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Why do we remember anything that didn't happen?


According to a recent British study, over half of people are able to "remember" a life event that has never occurred to them.

Why do we remember anything that didn't happen?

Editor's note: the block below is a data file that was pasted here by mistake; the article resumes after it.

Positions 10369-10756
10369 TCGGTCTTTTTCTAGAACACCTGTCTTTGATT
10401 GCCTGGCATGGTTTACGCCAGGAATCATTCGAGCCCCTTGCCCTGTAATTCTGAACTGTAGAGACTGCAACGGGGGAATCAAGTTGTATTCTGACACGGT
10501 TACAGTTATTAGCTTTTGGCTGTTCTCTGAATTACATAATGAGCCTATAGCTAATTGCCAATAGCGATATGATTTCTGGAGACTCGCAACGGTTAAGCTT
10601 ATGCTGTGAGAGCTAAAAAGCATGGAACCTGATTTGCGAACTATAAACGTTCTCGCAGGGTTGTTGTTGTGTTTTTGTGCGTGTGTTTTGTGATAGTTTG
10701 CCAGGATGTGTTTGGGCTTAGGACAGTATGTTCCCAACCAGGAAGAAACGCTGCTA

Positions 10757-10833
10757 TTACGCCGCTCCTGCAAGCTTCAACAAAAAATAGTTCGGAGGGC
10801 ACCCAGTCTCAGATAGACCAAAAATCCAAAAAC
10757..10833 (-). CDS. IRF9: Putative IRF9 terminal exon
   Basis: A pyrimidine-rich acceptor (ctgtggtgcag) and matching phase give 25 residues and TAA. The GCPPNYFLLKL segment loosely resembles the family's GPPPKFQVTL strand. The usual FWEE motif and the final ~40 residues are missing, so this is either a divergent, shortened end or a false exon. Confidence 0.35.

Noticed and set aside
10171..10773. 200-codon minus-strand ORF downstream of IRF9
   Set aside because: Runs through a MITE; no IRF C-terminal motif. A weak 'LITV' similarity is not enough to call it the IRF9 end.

Specialists call "memorial implantation" the discovery of which has been studied in the memory of more than 400 people. It was the job of the participants to listen to a series of fictitious events about their lives - like flying a balloon in their childhood, joking about a teacher, or just causing a family wedding. They then asked them to rethink the event. They were shocked, but by far 50 percent of the participants believed - to some extent - that they had bought the event, even though in reality they had not. According to the University of Warwick staff, there are many external factors that affect our memories, and it is therefore questionable how much we can find in the talks and psychotherapies that we ever find. to believe that something has happened to us that is not in the real world. they revive them many times and they also show pictures "roula, we will definitely identify more easily with the story," says lead researchers Kimberly Wade adjunct psychologist.
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